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Brushes with Greatness

Thomas Isenhour

On Giants' Shoulders: Great Scientists and their Discoveries—from Archimedes to DNA. Melvyn Bragg. 384 pp. John Wiley and Sons, 1999. $22.95.

On Giants' Shoulders is a giant of a book. The stories are personal, historically and scientifically interesting—and bound to capture the imagination of scientist and layperson alike. Bragg presents the humanness of 12 scientific geniuses from Archimedes to Watson, simultaneously interpreting the significance of their work. He does this with the worthy help of modern scientists who include such great spokesmen as Paul Davies, Richard Dawkins and Roger Penrose. The text contains poignant entries such as the letter Lavoisier wrote to his wife the night before he was executed by the French Revolutionary Council, Marie Curie's diary note on learning of the death of her husband, Pierre, and a letter from none other than Charles Dickens asking Faraday for lecture notes that he wanted to publish.

He concludes with a chapter on where we are now, quoting authors such as Jocelyn Bell Burnell, John Maddox and John Horgan on whether science is standing on a great threshold of discovery or has reached its limit and will have to concentrate on increasingly less significant details in the future. Reading the last chapter alone is worth the price of the book. Conclusions are drawn by many of our modern greats, but the reader, or more likely the future, will have to decide who is right.

Bragg begins with Archimedes, whom he claims is the first scientist. Many historians give this honor to Aristotle, but Bragg makes his case for Archimedes well. Then he proceeds with fascinating insights into the lives and careers of Galileo, Newton, Lavoisier, Faraday, Darwin, Poincaré, Freud, Curie, Einstein, Crick and Watson. I was glad to see Freud included, as many writers of science ignore him completely. Poincaré is perhaps the only real surprise, although he is certainly underappreciated. Many, myself included, would argue that Maxwell should not have been left out. Some might argue that Dalton should have been chosen rather than Lavoisier.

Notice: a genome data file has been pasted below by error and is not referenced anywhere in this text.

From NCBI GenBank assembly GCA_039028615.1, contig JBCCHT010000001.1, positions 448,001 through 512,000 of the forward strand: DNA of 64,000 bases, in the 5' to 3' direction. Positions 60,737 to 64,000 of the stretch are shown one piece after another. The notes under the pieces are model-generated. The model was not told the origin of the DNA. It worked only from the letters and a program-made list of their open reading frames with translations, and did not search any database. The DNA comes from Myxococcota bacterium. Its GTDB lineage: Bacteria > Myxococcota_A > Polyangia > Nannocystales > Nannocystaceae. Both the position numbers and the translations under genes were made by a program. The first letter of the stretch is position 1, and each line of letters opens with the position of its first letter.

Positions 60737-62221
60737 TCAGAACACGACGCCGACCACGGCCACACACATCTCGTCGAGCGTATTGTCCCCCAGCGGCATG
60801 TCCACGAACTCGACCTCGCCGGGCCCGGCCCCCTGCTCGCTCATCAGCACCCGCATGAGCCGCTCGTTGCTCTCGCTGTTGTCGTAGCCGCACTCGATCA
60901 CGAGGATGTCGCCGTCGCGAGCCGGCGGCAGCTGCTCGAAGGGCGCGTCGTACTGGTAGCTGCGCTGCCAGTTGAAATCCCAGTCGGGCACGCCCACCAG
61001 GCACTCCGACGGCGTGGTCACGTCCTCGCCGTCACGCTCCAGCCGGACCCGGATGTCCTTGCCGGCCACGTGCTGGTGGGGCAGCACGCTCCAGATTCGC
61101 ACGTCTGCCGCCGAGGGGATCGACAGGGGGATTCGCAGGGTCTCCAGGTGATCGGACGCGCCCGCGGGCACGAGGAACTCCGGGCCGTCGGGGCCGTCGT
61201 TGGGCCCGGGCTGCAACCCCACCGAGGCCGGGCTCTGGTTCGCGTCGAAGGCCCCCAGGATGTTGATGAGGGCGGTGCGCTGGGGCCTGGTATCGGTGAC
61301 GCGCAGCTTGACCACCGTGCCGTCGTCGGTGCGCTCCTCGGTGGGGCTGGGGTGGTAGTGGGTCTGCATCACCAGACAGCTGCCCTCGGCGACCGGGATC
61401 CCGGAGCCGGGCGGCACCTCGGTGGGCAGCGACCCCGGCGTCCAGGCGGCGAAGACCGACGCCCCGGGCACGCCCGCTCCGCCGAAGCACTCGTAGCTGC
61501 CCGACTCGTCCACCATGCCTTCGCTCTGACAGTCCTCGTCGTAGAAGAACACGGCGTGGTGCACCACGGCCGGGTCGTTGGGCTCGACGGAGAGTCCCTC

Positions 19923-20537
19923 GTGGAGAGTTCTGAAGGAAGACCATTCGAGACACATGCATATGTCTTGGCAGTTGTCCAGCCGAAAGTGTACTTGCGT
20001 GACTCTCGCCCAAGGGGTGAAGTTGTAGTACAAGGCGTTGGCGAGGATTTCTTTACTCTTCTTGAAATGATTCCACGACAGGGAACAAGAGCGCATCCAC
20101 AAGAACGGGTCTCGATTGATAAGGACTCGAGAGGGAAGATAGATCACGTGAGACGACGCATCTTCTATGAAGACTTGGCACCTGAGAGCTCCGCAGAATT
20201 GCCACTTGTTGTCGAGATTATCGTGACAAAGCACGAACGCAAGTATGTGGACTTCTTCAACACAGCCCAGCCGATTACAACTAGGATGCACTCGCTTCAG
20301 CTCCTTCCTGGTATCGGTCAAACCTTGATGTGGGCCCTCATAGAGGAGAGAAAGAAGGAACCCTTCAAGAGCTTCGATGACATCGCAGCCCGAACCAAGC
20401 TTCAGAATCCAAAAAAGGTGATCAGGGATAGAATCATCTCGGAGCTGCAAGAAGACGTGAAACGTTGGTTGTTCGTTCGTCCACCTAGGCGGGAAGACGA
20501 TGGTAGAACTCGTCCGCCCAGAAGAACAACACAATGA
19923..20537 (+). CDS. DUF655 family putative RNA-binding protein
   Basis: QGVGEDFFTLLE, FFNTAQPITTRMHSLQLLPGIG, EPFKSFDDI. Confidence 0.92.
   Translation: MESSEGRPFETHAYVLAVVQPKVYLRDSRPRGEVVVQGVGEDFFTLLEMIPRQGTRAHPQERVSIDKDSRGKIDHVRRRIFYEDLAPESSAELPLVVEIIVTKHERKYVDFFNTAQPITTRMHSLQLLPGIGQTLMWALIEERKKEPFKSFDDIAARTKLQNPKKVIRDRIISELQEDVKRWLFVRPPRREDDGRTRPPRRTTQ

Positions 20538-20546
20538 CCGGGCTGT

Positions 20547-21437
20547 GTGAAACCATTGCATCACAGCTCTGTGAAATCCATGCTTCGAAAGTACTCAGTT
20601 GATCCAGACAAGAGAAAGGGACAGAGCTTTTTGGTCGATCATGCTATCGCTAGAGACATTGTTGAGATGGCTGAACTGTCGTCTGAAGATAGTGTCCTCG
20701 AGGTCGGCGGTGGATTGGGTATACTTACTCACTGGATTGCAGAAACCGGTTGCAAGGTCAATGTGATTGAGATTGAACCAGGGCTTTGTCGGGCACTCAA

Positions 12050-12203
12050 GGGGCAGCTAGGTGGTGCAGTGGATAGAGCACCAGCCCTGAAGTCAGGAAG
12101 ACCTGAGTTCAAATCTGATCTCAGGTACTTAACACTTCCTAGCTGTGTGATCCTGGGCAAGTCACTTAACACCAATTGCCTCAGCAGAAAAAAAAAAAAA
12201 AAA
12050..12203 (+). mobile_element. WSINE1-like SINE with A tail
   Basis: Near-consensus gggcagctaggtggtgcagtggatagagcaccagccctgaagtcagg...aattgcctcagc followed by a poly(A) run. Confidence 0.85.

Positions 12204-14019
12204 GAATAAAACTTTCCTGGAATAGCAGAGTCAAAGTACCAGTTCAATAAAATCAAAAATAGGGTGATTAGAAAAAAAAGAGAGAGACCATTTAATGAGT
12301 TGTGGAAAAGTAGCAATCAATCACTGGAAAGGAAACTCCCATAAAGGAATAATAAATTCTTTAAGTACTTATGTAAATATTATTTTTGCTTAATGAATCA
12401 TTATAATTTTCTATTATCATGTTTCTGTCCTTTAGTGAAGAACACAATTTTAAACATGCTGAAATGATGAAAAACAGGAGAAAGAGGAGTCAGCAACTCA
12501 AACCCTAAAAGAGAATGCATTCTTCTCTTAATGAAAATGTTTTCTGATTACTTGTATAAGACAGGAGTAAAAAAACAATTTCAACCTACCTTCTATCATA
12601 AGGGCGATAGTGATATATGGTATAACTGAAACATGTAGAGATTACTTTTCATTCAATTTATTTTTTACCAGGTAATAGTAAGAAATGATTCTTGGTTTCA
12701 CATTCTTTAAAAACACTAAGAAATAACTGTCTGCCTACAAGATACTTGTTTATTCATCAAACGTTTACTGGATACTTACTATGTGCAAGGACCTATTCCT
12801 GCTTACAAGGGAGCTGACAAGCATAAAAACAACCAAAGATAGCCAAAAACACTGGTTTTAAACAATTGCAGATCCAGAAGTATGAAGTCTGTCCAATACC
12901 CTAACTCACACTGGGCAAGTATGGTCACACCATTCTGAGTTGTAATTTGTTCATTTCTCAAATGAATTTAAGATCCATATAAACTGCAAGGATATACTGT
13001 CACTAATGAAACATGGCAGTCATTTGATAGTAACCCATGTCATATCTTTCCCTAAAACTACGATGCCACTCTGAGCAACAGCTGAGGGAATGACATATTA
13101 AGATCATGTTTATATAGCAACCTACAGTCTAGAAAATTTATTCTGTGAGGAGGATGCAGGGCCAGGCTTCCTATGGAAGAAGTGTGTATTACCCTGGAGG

On Giants' Shoulders reads so well that it is easy to overlook the masterful way that Bragg has integrated quotations from his many interviews with Peter Atkins, Richard Dawkins, Oliver Sacks, Susan Quinn, Evelyn Fox Keller and others. It is a refreshing approach to have these modern, articulate scientific thinkers commenting on the significance of the greatest scientific thinkers of the past, one that perhaps only a journalist like Bragg would have used. Although not a scientist himself, Bragg has shown us the value of the journalistic method. I enjoyed this book immensely and only wish that I could have been present at the interviews that Bragg conducted. I recommend On Giants' Shoulders to anyone who finds science, scientists or the workings of great minds interesting.—Thomas L. Isenhour, Chemistry and Biochemistry, Duquesne University

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